Another question is then; do the GTA series include gameplay for all of Richard Bartle’s player types (1996)? Gameplay for the explorers and achievers are certainly there. But what about the socializes and the killers? Well, everyone who has played the game, loves to talk to others how have also played to game and the killers might find pleasure in killing innocent bystanders and pedestrians, and in the mission that requires killing of certain characters. Then again is it at all relevant to talk about player types in an offline single player game like GTA?
To be or not to be in Liberty City
It is clear that the emergent nature of the GTA games attracts a big crowd of gamers, but would the games have had the same commercial and critical success without the narrative to help the game progress? And this leads us back to the question of whether the narrative really is vital in an emergent game such as GTA? Would the story be apparent in Grand Theft Auto 7? Will it become a MMORPG?
This game series might very well eventually become the final battleground for the death match between narrativism and ludology. And the battle might never be settled. This is why we call for the coining of a new term. We use the term “Emergression”; for games that currently cannot exist without both progression and emergence.
- Are emergression games the future of gaming or a necessary step on the ladder?
- Historical perspective: Traditional games are often emergent, chess etc. Was narrativism a necessary step in the development of computer games, or just a sign of immaturity of the medium (e.g. something needed to ease the marketing of the games)?
- If we look back at GTA San Andreas in 10 years will we find it amusing that it was considered a very emergent game?
A critical look
Are GTA games really emergent? T.L. Taylor brought up the point at a seminar at Copenhagen University, November 2004, that you don’t actually use the emergence to advance in the game. So is this emergence really just a null event in the progression of the game? Something indisputably cool but essentially immaterial; like choosing the color of your car in a racing game.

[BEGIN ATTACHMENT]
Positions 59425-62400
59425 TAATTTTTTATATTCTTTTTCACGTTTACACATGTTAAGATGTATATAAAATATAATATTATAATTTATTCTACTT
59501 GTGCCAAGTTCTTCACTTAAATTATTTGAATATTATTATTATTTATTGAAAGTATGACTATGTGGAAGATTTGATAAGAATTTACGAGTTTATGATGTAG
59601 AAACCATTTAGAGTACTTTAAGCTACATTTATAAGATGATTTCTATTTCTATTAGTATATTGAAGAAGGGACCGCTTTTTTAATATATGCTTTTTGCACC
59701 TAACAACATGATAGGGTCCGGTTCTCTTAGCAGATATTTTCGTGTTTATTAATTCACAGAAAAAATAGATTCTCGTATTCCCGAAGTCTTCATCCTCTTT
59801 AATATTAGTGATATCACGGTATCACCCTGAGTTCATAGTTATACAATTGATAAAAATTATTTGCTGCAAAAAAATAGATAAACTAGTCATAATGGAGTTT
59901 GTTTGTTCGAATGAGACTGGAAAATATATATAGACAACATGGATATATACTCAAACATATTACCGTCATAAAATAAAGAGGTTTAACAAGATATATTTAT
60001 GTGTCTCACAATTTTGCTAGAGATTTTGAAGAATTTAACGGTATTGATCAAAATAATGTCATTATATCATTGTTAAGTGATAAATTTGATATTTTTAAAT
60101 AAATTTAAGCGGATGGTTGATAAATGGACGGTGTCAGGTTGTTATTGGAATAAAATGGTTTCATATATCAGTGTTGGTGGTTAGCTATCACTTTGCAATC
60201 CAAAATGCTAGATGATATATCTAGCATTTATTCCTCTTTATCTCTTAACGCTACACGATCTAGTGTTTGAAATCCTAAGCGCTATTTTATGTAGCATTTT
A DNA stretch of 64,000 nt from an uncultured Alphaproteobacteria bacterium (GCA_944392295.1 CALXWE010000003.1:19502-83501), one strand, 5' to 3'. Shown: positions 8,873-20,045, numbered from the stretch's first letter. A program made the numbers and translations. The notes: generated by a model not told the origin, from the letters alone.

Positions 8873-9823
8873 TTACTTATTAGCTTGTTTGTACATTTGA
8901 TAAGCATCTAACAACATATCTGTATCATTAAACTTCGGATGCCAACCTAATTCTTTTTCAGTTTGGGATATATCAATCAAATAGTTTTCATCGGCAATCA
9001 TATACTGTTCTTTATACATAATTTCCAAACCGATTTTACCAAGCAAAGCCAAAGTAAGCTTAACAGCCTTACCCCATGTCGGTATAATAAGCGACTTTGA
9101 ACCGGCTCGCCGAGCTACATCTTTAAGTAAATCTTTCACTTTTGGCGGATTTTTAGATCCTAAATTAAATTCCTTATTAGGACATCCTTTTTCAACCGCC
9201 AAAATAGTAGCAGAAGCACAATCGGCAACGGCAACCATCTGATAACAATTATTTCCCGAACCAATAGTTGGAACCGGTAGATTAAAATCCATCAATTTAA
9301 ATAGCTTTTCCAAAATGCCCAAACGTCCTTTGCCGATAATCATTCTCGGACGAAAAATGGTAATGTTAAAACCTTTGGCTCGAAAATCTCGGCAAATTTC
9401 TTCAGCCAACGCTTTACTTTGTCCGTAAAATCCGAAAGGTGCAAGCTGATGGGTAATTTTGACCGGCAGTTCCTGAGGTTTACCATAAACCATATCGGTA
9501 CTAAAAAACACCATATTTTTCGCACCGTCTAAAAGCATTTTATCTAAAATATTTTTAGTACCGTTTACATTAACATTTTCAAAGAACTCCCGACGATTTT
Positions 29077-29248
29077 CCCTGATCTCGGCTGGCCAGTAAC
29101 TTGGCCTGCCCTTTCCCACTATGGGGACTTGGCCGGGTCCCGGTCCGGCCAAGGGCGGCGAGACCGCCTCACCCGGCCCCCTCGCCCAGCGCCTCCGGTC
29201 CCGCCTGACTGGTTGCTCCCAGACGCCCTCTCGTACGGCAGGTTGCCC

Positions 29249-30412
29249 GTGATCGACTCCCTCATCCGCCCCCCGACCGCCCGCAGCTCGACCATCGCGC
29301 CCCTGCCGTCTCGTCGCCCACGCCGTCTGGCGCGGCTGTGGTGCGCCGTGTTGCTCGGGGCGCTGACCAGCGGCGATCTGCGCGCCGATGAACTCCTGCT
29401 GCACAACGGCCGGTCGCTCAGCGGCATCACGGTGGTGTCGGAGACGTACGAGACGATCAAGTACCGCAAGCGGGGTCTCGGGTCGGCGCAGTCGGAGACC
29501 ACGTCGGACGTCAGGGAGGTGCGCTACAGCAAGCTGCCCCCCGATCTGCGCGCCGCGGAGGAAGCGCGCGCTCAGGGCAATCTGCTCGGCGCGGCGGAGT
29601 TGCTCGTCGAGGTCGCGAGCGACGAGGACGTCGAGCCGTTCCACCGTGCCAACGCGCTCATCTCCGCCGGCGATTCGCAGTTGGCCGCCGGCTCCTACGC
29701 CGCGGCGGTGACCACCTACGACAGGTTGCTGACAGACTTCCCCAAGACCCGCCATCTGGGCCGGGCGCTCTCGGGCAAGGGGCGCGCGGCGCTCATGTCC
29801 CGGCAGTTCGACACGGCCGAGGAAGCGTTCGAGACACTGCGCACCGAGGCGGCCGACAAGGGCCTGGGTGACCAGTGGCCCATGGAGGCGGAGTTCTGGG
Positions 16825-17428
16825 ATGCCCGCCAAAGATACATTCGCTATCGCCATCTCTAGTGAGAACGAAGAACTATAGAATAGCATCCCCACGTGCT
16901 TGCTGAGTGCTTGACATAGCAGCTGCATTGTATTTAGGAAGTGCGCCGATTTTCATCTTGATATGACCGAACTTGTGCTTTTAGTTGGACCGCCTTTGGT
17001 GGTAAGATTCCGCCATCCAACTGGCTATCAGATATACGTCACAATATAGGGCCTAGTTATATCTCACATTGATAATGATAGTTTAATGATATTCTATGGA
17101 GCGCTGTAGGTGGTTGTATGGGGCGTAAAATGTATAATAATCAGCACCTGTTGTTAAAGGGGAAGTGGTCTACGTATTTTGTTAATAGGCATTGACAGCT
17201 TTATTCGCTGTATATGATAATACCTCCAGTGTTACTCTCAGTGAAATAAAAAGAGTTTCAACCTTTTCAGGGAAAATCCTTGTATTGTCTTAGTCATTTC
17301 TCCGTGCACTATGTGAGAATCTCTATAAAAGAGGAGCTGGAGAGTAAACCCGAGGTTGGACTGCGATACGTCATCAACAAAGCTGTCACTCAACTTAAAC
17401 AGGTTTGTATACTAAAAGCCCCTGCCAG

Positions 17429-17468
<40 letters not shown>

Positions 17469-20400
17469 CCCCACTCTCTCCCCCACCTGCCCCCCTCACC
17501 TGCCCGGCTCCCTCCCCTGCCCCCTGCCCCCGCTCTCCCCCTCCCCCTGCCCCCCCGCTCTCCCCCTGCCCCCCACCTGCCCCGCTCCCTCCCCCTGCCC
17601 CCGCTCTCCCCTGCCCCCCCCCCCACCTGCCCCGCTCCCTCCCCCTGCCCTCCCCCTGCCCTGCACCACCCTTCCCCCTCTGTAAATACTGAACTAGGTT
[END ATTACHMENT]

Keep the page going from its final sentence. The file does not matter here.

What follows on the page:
- Can the game be played in a non-emergent manner and still be completed?
- Is completion the only goal when playing a game? How does this relate to Bartle’s player types?
All links checked as of November 2004. Not all are referenced directly in the text.
- Holland, John H.: “Emergence: From Chaos to Order“. USA, Oxford University Press, 1998. ISBN: 0192862111.
- Johnson, Steven: “Emergence: The Connected Lives of Ants, Brains, Cities and Software“. USA, Penguin Books, 2001. ISBN: 0140287752.
- Salen, Katie & Zimmerman, Eric: “Rules of Play: Game Design Fundamentals“. USA, The MIT Press, 2003. ISBN: 0262240459
- Rollings, Andrew & Adams, Ernest: “Andrew Rollings and Ernest Adams on Game Design“. USA, New Riders, 2003. ISBN: 1592730019
- Aarseth, Espen: “Quest Games as Post-Narrative Discourse” in Ryan, Marie-Laure (Editor): “Narrative Across Media: The Languages of Storytelling“. USA, University of Nebraska Press, 2004. ISBN: 0803289936
- Bartle, Richard A.: “HEARTS, CLUBS, DIAMONDS, SPADES: PLAYERS WHO SUIT MUDS“. 1996.
- Bringsjord, Selmer: “Is It Possible to Build Dramatically Compelling Interactive Digital Entertainment (in the form, e.g., of computer games)?“. GameStudies.org, 2001.
- Frasca, Gonzalo: “SIMULATION 101: Simulation versus Representation“. 2001.
- Frasca, Gonzalo: “Sim Sin City: some thoughts about Grand Theft Auto 3“. GameStudies.org, 2002.
- Frasca, Gonzalo: “Simulation versus Narrative. Introduction to Ludology” in Wolf, Mark J.P. (Editor) & Perron, Bernard (Editor): “The Video Game Theory Reader“. USA, Routledge, 2003. ISBN: 0-415-96579-9
- Juul, Jesper: “The Open and the Closed: Games of Emergence and Games of Progression“. 2002.
- Juul, Jesper: “Hvad spillet betyder: om Grand Theft Auto 3″ in Engholm, Ida & Klastrup, Lisbeth: “Digitale Verdener: De nye mediers ?stetik og Design“. Denmark, Gyldendal, 2004. ISBN: 8702023687
- GameSpy: “Bored in San Andreas“. GameSpy.com. 28th October 2004.